Photo by Charisse Kenion on Unsplash

Layoffs, acquisitions, pivots, paywalls, unions, walkouts — what a wild year it’s been for the business of content.

Here’s a roundup of stories from 2019 on how media companies are leveling up, falling apart, or getting swallowed whole.

📰The Crisis Facing American Journalism Did Not Start With the Internet

That the Gannett news is not a red-alert story in the U.S. reflects a misunderstanding of the major problems facing American newspaper companies, an economic story that goes back further than the advent of the public internet in the 1990s. [Slate]

🏙️What’s Left of Condé Nast

The things Condé Nast was…


Why online brands are helping millennials navigate the gap between aspiration and adulting

Photo by Becca Tapert on Unsplash

In an interview with Real Deal, Martha Stewart recalled something restaurateur David Chang had told her (emphasis mine):

David Chang kept saying, “Martha, you know so much and the millennials have to know this stuff! They don’t know anything and they have to learn. They want to learn but they have grown up without teachers. They know how to make money and how to develop software, but they don’t know how to plant a tree. They don’t know how to grow spinach.”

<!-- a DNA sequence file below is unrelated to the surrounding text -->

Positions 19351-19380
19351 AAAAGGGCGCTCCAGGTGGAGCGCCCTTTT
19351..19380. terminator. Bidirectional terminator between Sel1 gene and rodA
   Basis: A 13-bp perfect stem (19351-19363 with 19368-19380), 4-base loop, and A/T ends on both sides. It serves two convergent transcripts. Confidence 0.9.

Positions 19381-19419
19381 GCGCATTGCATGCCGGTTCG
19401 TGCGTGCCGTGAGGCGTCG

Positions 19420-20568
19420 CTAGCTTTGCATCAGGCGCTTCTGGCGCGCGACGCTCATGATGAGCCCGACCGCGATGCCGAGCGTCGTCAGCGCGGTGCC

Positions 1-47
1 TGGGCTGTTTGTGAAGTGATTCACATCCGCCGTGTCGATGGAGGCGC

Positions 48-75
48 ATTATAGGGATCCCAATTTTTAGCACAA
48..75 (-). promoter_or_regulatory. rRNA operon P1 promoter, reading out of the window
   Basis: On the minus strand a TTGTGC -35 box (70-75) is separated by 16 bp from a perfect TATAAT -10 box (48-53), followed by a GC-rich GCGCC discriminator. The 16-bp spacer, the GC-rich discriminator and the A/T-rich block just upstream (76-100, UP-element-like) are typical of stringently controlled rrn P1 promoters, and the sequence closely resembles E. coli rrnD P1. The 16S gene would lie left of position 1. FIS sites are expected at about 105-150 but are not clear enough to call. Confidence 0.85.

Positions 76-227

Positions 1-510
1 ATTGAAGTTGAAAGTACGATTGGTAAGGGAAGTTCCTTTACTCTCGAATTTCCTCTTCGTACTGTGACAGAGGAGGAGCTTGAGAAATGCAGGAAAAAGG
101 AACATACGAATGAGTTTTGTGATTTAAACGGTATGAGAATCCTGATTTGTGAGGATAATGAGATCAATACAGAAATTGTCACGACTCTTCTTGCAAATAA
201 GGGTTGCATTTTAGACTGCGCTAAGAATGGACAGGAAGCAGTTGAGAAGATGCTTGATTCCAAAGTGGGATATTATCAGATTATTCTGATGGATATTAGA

David’s condescension aside, there is…


Snapchat’s resident sociologist talks selfies, screen time, and our obsession with authenticity

Photo: Steve Gale/Unsplash

Dissecting the exploits of social media photographers has become a new national pastime. Just this week, Vox reported on influencers chartering a tour to a beautiful Arizona canyon on an Instagrammable rite of passage, and the New York Times chronicled models flocking to a Siberian chemical waste dump for the perfect lakefront shot.

This comes just a few weeks after Twitter lit up with a misleading, now-deleted tweet shaming people who snapped selfies at the Chernobyl disaster site. That post triggered a viral pile-on from celebrities and journalists and rabid fans of then-one-month-old HBO miniseries Chernobyl. And years before that…


You may have noticed more magazines and newspapers setting up paywalls as part of a larger trend some call the “pivot to paid.”

Well, one publisher is pivoting to paint.

Dotdash, the digital media company that grew from About.com, recently rolled out a home paint collection branded after its home decor site, The Spruce. The Spruce Best Home paint line can be purchased through Amazon and offers 32 colors with names like Cold Brew, Matcha, Minimalist Look, and Electric Kumquat.

This seems weird, right? A website that makes its money off SEO-optimized articles about DIY all-purpose cleaner is suddenly trying…

Hal Koss

Hal is a writer and editor living in Chicago.

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